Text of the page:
A string of recent deaths on southwest Missouri highways have had one glaring similarity: The deceased wasn't wearing a seatbelt.
The most recent tragedy in the Missouri State Highway Patrol's Troop D coverage area occurred Sunday night when Fair Grove resident Cary Cave was ejected from a vehicle after it left a rural roadway on Route CC and overturned.
The patrol said Cave, 58, wasn't wearing a seatbelt in his 2003 Chevrolet Monte Carlo. He was the fourth southwest Missourian in a week to die after being ejected from a vehicle.
MSHP Troop D spokesman Mike McClure has noticed the issue.
"It is a state law, but more importantly it is a life-saving habit affording any occupant the best safety device available in any vehicle," McClure said. "It only works when you use it."
According to MSHP data that was last updated Oct. 1, there have been 153 deaths this year on southwest Missouri highways.
Of those deaths, 115 were in vehicles that offer seatbelts (the other 38 were from motorcycles). Investigations determined that 57 didn't wear a seatbelt and seven others either didn't wear the seatbelt properly or its use was undetermined.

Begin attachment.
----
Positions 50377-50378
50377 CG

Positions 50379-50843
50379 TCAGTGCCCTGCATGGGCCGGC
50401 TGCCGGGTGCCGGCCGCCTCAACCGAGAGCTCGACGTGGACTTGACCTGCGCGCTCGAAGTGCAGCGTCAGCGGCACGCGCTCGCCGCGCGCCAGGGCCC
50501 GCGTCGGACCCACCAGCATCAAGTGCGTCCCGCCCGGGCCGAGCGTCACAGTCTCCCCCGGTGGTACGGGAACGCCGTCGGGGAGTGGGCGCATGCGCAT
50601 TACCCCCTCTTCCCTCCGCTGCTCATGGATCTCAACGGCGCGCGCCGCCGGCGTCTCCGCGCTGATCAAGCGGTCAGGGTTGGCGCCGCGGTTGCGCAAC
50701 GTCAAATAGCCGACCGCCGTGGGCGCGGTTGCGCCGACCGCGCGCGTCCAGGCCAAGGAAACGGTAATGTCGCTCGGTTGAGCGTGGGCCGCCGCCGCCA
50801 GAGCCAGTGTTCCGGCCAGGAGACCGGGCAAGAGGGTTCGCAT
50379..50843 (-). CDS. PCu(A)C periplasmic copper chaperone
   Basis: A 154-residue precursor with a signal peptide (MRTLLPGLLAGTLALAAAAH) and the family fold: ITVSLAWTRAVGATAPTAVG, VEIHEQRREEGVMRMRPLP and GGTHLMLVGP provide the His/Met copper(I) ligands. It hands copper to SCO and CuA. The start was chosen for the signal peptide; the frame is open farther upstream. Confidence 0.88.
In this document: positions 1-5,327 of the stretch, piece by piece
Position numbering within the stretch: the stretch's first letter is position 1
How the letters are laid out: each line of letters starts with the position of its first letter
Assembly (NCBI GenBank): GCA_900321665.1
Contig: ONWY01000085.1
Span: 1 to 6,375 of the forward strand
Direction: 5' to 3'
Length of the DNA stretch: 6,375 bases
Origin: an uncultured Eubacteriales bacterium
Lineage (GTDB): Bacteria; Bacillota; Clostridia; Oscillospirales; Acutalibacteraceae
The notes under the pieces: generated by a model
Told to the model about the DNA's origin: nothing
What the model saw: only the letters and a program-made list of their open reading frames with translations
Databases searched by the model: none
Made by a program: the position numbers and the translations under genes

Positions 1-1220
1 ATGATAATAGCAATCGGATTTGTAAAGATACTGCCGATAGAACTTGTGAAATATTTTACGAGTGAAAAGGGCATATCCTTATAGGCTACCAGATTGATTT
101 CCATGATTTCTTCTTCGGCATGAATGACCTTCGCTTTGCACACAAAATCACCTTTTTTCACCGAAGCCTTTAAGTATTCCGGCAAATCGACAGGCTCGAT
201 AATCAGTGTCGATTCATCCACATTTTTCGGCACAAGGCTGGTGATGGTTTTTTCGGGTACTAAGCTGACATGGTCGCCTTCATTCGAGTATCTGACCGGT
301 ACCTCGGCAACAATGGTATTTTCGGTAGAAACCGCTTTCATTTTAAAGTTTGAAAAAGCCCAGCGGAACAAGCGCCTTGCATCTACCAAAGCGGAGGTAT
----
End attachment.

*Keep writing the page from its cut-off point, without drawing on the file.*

This month, according to MSHP data compiled by the News-Leader on Wednesday, nine deaths occurred in Troop D in vehicles that offer seatbelts. Only three appear to have worn a seatbelt.
Missouri has relatively lax seatbelt laws. Drivers age 16 and over can only be ticketed for not wearing a seatbelt as a secondary offense, meaning an officer would need another reason to pull over a driver before issuing a potential seatbelt ticket.
Fines for most adult seatbelt violations range from $10 and can jump to $50 if a child is unbuckled.
This article originally appeared on Springfield News-Leader: More than 50% of Ozarks vehicle deaths in 2023 didn't include seatbelt